Saturday, March 27, 2010
Paisley had joined my little family a year earlier as a congenitally deaf, unwanted seven week-old puppy. His breeder saw occasional deaf puppies as a natural byproduct of otherwise profitable merle-to-merle breedings, and took her chances with every litter. Biting back my criticism of her breeding program, I asked for and was granted custody of her latest cull, adding an unneeded puppy to an already busy family life.
Finding myself the proud owner of a young Garth (his earliest given name), son of the bitch Tanya Tucker and the dog Travis Tritt, nephew of the bitch Shania Twain, I strove to free him from the oppression of the country music theme. Granting him the name Paisley, I felt at ease. It was several weeks before someone broke the bad news—Brad Paisley, it turns out, was a rising Nashville star. Paisley (Brad), as it happens, has grown on me, and I no longer object to the association.
Our white puppy joined the family at a time when toddler M and I were already living with Mirri, my beloved, then middle-aged Australian Cattle Dog. Mirri was a dog of strong character and long establishment, having had guardianship over me since I'd turned 12. Mirri had seen me through middle school, high school, college, parenthood, and now onto the path towards marriage, and she was not about to relinquish her responsibility for my wellbeing to some fluffy white upstart. Paisley, from day one, was pushed out.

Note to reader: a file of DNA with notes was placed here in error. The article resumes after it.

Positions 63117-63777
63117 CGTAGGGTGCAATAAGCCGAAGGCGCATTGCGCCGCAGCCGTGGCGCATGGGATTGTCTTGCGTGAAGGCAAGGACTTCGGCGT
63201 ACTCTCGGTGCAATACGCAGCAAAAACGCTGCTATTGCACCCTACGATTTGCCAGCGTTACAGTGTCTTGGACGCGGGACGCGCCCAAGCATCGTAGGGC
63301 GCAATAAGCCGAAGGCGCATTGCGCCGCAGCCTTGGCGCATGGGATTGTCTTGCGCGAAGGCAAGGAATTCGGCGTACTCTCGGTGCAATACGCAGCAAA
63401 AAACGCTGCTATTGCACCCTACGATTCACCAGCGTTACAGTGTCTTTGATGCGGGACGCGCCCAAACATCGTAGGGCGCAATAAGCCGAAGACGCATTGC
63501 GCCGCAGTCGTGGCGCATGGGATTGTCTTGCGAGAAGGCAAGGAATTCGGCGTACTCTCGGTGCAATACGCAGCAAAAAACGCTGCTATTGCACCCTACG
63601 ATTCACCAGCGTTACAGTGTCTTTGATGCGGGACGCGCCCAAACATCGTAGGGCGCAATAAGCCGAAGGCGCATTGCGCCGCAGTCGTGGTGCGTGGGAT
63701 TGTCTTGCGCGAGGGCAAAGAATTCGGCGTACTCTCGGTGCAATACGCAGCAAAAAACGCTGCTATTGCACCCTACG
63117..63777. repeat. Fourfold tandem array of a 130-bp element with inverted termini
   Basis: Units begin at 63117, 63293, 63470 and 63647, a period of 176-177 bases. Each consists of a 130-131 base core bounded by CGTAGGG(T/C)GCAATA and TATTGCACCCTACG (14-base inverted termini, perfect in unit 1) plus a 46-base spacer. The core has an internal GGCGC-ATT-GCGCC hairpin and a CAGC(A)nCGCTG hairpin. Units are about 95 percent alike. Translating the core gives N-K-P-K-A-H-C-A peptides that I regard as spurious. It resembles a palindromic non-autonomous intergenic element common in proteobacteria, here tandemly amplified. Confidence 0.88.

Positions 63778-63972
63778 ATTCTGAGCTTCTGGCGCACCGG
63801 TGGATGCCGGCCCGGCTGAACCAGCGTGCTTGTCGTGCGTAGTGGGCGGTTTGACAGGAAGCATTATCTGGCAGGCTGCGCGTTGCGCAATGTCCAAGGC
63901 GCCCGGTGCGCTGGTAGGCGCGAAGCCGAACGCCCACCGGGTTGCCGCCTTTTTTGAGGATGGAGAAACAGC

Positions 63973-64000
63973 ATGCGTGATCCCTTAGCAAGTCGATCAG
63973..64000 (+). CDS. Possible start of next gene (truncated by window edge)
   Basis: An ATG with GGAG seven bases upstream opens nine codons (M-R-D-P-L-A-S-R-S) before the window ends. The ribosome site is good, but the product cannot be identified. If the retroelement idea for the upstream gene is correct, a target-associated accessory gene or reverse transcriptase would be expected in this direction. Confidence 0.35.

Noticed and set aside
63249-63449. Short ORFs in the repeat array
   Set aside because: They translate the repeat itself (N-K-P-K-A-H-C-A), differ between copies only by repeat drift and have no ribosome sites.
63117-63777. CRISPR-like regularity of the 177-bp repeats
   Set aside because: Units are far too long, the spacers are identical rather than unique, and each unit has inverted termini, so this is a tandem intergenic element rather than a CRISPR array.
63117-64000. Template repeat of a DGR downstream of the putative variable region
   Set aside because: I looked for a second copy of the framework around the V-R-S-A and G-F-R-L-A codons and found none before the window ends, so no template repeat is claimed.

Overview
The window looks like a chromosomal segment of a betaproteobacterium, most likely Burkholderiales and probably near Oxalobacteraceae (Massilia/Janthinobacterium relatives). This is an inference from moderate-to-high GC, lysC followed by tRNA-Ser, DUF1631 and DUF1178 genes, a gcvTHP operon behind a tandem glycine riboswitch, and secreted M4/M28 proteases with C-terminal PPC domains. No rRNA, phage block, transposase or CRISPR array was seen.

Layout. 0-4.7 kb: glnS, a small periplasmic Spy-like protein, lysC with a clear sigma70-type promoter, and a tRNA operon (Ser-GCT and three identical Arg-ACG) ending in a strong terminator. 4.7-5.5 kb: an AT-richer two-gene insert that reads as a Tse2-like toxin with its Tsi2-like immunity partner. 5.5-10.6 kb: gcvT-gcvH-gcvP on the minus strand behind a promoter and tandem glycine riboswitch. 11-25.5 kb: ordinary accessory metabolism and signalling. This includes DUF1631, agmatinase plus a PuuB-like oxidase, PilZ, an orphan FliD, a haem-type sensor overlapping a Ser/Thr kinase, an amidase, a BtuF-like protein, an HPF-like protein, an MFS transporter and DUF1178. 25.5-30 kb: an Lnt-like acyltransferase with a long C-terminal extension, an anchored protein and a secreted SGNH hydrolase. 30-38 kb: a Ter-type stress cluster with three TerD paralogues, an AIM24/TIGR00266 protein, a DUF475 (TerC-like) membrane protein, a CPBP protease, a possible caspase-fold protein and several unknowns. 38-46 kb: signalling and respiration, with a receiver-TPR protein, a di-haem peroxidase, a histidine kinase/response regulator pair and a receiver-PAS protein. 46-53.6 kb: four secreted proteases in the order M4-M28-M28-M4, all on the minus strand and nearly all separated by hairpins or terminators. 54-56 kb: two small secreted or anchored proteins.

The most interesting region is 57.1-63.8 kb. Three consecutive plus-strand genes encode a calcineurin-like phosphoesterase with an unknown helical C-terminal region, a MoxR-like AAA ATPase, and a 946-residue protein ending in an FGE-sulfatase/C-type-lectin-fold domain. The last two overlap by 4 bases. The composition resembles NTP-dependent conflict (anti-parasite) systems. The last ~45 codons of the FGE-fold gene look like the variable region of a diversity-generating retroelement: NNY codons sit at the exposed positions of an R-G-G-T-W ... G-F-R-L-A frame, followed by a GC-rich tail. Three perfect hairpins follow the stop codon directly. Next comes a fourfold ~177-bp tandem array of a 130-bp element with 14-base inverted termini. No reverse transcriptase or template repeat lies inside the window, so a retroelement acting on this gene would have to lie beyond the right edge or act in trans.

Living in a verdant suburb dotted with dog parks, M and I got our canines out for daily exercise and ample socialization. It is not that Paisley lacked any particular resource in his early months; we saw that he was trained and played with; we availed him of puppy playgroups and woodsy romps; we cuddled him and indulged his fetching urges. In everything he did, however, the shadow of Mirri fell upon him. In my eyes, Mirri could do no wrong. In Mirri's eyes, Paisley was a pest and a nuisance to be tolerated, not enjoyed. Looking back, young Paisley was missing something important—a person of his own.
Mirri and Paisley, both being of herding ancestry, shared an instinctive and intense desire to please their human master. Considering their high intelligence (slightly obscured, in Paisley's case, by a severe case of overenthusiasm), and their biddability, attentiveness, and high drive, and it is to Paisley's credit that he was so easily convinced to give up the shotgun seat. Still, he was a good puppy, and it wasn't until Mat came along that I really saw what he had been missing.
. . . to be continued . . .